Thanks to computer wizard son one member is enjoying high speed internet access and using the Roots web has three new names for dad and one for mom.

Yes, after the excitment of a search is over comes the chore of verification. Our member is finding lots of mistakes. This reminds us all of the necessity of verification especially with the mixed blessing of the internet. The internet can replicate a mistake as quickly as it can the truth.




Excerpts from
Roots Tour
The Account of a Trip taken by
Abe, Helene and Ray Funk
to Germany, Poland and Russia

September 19 to October 10, 2001
by Ray Funk © Feb 2002


Ray Funk’s slide show presentation at our February meeting was impressive. It documented his 21 day journey with his parents to research his Mennonite heritage. The first paragraph tells it best-- "the preparation". Although he may have wished he had done more preparation, the 23 page account he gave us and his slide show indicate that he recognizes the importance of preparation in any genealogical endeavour.

September 19-20—The Pilgrimage Begins
Off on the long-awaited roots tour with Mom and Dad. There is increased security at Saskatoon airport because of the World Trade Center events of last week but not as bad as we expected. An uneventful flight with tantalizing glimpses of the lights of Ireland and Great Britain. Lots of thoughts about the preparation and study I could've done but didn't, people I had meant to talk to . . . .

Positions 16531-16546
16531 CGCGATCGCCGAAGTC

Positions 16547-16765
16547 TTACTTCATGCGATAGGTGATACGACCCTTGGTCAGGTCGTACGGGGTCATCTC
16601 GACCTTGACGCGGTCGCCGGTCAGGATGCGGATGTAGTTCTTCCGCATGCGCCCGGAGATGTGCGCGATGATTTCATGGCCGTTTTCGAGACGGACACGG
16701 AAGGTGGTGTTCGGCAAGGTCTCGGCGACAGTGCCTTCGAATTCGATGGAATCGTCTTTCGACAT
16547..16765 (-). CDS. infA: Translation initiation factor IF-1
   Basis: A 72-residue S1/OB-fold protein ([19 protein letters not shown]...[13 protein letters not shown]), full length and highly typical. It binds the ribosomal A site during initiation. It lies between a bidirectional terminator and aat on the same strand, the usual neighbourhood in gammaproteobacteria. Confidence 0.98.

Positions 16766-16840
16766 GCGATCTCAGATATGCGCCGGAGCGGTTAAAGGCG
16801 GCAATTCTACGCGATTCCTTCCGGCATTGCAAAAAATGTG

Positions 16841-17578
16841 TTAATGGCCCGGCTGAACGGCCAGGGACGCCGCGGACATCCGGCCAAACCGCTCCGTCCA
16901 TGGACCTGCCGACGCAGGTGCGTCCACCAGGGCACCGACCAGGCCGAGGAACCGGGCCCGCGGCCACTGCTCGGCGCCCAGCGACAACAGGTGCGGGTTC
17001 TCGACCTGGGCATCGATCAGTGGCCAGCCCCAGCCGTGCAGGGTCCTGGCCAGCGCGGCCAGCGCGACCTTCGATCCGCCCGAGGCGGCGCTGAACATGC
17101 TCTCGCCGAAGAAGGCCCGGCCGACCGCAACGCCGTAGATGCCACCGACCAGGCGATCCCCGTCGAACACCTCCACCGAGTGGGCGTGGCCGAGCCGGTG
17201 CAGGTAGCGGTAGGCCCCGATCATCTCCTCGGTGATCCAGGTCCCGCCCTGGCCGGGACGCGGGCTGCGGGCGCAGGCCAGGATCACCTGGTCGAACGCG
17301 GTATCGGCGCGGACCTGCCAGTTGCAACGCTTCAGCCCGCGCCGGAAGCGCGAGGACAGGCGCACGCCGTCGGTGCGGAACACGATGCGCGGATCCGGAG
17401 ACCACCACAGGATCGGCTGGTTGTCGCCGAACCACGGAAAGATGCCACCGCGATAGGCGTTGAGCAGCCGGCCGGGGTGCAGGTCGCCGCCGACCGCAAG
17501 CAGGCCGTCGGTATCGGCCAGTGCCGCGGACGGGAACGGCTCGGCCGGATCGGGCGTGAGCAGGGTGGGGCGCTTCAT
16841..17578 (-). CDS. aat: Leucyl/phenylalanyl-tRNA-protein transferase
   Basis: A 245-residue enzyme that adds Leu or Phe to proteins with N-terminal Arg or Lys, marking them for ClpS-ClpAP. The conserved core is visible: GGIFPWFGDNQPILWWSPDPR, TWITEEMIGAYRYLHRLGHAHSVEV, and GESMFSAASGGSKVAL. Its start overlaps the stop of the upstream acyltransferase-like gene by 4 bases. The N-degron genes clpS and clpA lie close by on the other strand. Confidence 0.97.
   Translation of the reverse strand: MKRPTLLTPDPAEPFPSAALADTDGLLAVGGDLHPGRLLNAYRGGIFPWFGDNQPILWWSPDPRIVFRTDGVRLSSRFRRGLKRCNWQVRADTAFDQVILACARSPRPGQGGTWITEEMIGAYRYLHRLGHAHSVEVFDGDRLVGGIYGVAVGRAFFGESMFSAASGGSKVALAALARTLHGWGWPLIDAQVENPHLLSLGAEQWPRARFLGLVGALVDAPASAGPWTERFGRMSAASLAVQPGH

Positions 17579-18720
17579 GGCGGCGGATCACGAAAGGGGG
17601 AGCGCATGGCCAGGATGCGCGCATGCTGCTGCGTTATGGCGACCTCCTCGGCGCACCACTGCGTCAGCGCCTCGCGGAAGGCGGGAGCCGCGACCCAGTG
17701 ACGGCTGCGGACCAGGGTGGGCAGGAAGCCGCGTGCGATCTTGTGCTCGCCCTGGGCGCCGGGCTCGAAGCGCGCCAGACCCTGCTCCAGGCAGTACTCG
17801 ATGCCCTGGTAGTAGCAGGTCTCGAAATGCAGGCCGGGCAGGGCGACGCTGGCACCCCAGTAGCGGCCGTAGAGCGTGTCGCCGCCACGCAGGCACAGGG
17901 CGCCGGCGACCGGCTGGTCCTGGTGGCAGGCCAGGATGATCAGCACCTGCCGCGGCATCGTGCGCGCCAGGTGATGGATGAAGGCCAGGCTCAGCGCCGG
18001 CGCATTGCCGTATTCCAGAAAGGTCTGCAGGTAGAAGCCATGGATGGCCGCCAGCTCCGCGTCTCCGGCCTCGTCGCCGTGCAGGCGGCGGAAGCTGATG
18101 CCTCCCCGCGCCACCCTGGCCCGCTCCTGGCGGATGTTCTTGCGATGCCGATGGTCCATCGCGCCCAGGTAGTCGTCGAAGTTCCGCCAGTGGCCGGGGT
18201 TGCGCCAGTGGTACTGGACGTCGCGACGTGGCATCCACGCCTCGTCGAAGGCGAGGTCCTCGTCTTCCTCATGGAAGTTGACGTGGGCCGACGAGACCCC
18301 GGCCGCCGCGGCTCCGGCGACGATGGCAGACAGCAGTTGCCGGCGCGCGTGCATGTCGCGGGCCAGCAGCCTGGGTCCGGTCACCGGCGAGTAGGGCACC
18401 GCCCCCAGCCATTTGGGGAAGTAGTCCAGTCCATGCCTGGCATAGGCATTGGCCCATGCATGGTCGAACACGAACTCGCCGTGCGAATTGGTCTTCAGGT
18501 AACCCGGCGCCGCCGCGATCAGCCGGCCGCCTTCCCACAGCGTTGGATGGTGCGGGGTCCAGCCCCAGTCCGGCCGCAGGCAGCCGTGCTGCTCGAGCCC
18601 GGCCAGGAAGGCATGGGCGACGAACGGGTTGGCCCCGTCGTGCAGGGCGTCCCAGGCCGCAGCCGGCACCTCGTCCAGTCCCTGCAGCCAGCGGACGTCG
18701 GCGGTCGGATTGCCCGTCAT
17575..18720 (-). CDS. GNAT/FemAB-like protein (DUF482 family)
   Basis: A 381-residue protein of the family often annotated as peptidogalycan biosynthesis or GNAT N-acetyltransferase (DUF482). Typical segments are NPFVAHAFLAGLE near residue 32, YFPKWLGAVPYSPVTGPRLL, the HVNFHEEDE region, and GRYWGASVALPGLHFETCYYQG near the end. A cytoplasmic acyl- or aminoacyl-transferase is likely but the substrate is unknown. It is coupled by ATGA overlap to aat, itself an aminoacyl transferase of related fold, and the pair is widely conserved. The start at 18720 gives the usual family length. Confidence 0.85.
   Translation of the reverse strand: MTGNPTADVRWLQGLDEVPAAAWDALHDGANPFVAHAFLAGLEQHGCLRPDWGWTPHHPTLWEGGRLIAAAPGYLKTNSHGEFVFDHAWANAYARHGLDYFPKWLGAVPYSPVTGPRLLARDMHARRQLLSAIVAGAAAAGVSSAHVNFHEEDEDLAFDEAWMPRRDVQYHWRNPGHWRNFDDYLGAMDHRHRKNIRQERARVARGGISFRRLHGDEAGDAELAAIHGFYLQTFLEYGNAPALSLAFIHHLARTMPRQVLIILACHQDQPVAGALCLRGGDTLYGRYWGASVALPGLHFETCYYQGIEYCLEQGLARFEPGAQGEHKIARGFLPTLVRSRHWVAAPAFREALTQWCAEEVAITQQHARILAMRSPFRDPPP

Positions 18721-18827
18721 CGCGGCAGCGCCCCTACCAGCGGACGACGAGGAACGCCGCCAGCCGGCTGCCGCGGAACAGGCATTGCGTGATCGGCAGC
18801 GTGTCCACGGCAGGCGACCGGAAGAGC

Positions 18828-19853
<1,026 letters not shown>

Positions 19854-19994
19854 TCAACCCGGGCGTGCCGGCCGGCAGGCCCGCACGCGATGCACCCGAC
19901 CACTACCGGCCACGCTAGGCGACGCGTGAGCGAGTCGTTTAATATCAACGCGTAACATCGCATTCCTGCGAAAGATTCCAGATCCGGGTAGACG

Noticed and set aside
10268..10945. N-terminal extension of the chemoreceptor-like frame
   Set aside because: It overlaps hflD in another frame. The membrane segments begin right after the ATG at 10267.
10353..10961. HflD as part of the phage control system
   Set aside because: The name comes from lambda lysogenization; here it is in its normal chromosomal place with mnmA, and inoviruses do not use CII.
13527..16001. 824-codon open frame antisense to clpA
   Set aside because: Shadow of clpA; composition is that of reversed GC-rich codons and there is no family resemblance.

A whirlwind tour of the Giesbrecht families begins immediately. There are ten offspring. All are doing quite well, nice homes, pleasant folks. We visit their new house building site and are amazed at the super-durability of construction, including concrete room dividers in the basement.

There are lots of stories from the revolution-- the aftermath, Elizabeth Giesbrecht is the daughter of Grandpa Dyck’s sister Anna Quiring.. Her father, Alexander Quiring, didn't leave with the Dyck’s because his brother Franz was in jail. Alexander was taken later as well. In 1937, Ed’s parents were taken, leaving 4 and 9 year olds abandoned to be taken in by an elderly relative. They ended up in Dushanbe, Tajikestan close to the Afghan border.. . . .